Nate Parker apologizes for his response to the suicide of his accuser.
As he issued his comeback with the debut of his American Skin film at the Venice Film Festival, Nate Parker took the opportunity to address the controversy surrounding his response to a resurfaced college rape case that marred his 2016 Birth of A Nation film.
“Three years ago I was pretty tone deaf to the realities of certain situations that were happening in the climate. And I’ve had a lot of time to think about that, and I’ve learned a lot from it,” Parker said alongside collaborator Spike Lee. “And being tone deaf, there were a lot of people that were hurt in my response, in the way I approached things. I apologize to those people.”
It was in 2016 that an interview published by Variety tainted public perception of Parker, resulting in less than favorable numbers for his film. At the time, he was pressed on the subject of the 2012 suicide of the woman who accused him and his best friend and Birth of a Nation co-writer, Jean Celestin, of rape in 1999. While Celestin was found guilty of the charges, Parker was acquitted.
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“Seventeen years ago, I experienced a very painful moment in my life," Parker said in the 2016 interview. "It resulted in it being litigated. I was cleared of it. That’s that.”
His response and others like it across various mediums--including an Anderson Cooper sit-down--arrived just months before the box office premiere of Birth Of Nation, which a year before acquired a record $17.5 million distribution deal with Fox Searchlight. It pulled in just over $16 million at theaters and lost out on the awards run it was expected to make.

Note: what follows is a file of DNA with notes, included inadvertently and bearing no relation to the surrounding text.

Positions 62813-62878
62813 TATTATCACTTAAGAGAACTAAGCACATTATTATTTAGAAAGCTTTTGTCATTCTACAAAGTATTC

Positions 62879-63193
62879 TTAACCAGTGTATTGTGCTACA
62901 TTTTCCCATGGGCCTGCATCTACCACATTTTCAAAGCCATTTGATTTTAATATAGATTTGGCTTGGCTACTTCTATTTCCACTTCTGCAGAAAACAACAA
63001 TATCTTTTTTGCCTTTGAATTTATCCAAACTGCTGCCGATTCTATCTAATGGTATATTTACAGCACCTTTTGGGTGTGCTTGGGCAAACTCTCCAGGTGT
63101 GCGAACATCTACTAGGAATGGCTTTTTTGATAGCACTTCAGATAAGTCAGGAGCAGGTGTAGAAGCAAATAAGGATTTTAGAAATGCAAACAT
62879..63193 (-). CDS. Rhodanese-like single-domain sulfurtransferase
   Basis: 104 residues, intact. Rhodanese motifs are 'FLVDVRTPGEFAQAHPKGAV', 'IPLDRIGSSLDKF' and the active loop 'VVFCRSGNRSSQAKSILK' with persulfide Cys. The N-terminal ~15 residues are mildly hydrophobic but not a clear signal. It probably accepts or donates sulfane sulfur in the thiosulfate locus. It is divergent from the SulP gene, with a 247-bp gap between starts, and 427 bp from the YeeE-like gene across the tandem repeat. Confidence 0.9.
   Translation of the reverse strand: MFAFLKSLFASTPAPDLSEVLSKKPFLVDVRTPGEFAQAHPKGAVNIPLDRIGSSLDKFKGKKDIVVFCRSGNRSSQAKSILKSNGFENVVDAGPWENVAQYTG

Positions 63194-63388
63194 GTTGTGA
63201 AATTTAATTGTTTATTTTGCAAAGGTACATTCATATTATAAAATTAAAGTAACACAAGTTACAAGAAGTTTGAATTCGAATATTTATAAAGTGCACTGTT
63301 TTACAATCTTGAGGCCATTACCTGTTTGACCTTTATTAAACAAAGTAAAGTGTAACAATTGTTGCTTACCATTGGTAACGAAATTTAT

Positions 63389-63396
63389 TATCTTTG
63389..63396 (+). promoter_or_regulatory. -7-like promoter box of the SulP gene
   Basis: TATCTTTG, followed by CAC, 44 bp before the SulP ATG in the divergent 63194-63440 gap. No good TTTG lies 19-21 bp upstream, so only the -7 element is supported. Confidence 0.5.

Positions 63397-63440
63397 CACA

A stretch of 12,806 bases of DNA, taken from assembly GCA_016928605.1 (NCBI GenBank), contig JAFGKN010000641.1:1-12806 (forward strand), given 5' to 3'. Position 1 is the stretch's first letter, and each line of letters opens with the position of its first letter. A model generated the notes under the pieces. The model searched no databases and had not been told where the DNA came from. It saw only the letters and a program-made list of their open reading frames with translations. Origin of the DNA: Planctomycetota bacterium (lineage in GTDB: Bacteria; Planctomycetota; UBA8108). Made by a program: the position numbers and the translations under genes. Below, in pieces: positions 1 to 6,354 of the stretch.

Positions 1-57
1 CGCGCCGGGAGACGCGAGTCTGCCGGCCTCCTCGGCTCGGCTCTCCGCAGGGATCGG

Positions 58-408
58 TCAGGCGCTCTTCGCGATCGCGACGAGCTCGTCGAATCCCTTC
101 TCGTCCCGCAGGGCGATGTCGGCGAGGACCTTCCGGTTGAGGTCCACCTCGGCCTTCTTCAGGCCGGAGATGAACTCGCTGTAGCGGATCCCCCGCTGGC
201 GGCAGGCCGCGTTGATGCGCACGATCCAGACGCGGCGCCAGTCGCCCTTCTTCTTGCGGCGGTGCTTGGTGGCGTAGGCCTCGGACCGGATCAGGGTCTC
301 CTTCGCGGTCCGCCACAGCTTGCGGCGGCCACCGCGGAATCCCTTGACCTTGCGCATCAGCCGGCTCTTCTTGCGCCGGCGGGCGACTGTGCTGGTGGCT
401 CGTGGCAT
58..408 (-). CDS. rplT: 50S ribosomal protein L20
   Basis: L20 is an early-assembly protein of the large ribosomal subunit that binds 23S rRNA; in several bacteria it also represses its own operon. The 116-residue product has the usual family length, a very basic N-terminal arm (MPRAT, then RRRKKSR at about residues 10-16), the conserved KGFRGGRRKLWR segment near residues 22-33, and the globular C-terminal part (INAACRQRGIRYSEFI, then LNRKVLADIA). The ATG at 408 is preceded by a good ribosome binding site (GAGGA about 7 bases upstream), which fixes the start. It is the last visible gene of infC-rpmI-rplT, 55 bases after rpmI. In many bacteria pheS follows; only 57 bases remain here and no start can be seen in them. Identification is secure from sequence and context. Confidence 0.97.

“I’d like to piggyback on my brother Nate,” added Spike Lee at the Venice Film Festival as he applauded Parker's work on American Skin. “I know it was troubled times—we had not spoken in a while—and Nate called me up, he said, ‘Spike I’ve got a film, I want to show it to you, I’ll come to New York’…So Nate came to New York and screened it for me, and this film affected me…there hasn’t been a film that’s affected me this deeply in a while. And I said, ‘Nate, if I could help you, tell me what to do.’ And Nate and I also had a private conversation because I had to see where his head was too, because it was no joke what he had to go through. It was a man-to-man, a black man-a black man, brother-to-brother, friend-to-friend talk. There’s an expression, it was ‘100,’ meaning legit. All the way ‘100.’ And I said, 'let’s go. I’m in'.”